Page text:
For heaven rest us, I am not asbestos: excluding liability for contamination and asbestos

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Summary: Stuart-Smith J had a difficult task interpreting the meaning and effect of an asbestos-related exclusion clause in a professional appointment in Persimmon Homes Ltd and others v Ove Arup & Partners Ltd and another. The case was complicated by the various contractual arrangements between the parties.

Some of you may recognise the title line from the song “I Won’t Dance”, performed by a whole selection of sassy singers throughout the ages: Frank, Louis, Ella, and more recently Lady Gaga. This line is not the easiest to interpret. According to one view, it is all about the perils of dancing with the singer “clad in a frock called ‘An Armful of Flame'”.

Stuart-Smith J had a similarly difficult task interpreting the meaning and effect of an asbestos-related exclusion clause in a professional appointment in Persimmon Homes Ltd and others v Ove Arup & Partners Ltd and another. The case was  complicated by the various contractual arrangements between the parties.

The asbestos problem

Persimmon Homes, Taylor Wimpey and BDW Trading  (the developer) formed a consortium that was intending to purchase and develop a large site in South Wales. Ove Arup had been involved with the potential development since 1992, and had provided professional services and advice to a number of parties, including the developer.

After the developer had purchased the site,  asbestos was discovered. The developer argued that Arup should have warned it about the asbestos contamination at the site and claimed damages from Arup, alleging breach of contract and negligence.  Arup denied liability, arguing that its contract with the developer specifically excluded liability for asbestos.

This position was complicated by the way in which the parties had documented their agreement which comprised:

  •  An agreement between the developer and Arup reached by an exchange of emails in January 2007 relating to the provision of services in preparation for the developer’s bid for the site.
  • A letter of intent dated October 2007.
  • An agreement between the developer and Arup dated September 2009 relating to the provision of consultancy services concerning the site, including a contamination investigation.
  • Collateral warranties provided by Arup in favour of each of the consortium members in 2010 (2010 warranties).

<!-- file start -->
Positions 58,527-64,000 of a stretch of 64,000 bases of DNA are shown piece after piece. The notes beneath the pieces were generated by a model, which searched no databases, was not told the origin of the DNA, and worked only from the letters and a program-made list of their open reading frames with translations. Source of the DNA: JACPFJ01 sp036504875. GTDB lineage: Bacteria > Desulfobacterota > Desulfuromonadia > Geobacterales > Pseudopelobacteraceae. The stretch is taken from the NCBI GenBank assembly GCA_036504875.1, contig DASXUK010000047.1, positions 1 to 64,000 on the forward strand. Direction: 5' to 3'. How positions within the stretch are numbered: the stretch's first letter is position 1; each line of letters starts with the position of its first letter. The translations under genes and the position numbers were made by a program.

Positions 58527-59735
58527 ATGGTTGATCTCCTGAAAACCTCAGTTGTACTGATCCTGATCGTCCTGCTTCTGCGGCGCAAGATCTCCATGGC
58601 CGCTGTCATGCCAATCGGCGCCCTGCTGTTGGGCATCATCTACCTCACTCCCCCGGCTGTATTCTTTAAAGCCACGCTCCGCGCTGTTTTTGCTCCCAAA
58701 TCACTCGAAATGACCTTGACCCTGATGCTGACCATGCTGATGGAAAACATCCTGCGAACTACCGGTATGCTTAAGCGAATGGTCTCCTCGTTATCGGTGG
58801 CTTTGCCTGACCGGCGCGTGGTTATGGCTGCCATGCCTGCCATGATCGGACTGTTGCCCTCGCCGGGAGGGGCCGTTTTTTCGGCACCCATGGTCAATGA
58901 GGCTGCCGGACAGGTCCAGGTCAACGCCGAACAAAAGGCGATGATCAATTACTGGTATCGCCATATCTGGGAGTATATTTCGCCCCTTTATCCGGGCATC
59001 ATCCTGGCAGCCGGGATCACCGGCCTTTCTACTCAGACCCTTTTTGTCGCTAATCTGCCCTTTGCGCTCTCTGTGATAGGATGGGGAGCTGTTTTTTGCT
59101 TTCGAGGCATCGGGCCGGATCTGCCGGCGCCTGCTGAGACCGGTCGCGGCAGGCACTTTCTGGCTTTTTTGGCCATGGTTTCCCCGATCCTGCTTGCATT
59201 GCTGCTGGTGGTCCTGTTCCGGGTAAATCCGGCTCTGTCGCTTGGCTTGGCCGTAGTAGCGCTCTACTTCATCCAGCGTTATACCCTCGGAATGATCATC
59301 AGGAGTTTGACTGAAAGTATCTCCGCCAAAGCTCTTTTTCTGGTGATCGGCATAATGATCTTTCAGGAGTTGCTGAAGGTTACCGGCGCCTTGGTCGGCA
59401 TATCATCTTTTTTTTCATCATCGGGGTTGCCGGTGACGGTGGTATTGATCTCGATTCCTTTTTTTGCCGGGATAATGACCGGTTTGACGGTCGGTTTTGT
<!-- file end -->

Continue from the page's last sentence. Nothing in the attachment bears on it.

The dispute hinged on clause 6.3 of the September 2009 agreement:

“The Consultant’s aggregate liability under this Agreement whether in contract, tort (including negligence), for breach of statutory duty or otherwise (other than or death or personal injury caused by the Consultant’s negligence) shall be limited to £12,000,000.00 (twelve million pounds) with the liability for pollution and contamination limited to £5,000,000.00 (five million pounds) in the aggregate. Liability for any claim in relation to asbestos is excluded.”

The 2010 warranties contained an identical term (clause 4.3), save that overall liability was capped at £5 million pounds rather than £12 million pounds.

What was the meaning of the clause excluding liability for asbestos?

One of the preliminary issues before the court was whether the exclusion clause excluded Arup’s liability in respect of all of the claims made against it in relation to the asbestos contamination.

The developer relied on the principles first established in Canada Steamship Lines Ltd v The King and more recently applied in Geys v Société Générale that if a clause expressly exempts the party in whose favour it is made from liability for negligence, effect must be given to it, but if there is no express reference to negligence, the court must consider whether the words used are wide enough to cover it. If there is any  doubt on this point it must be resolved in favour of the other party and against the party relying on it. In other words, clear words are required if one party agrees to assume responsibility for negligence of the other.

English law has traditionally taken a restrictive approach to the construction of exclusion clauses and clauses limiting liability for breaches of contract and other wrongful acts. However, in recent years there has been a shift in the approach of the courts to limitation and exclusion clauses.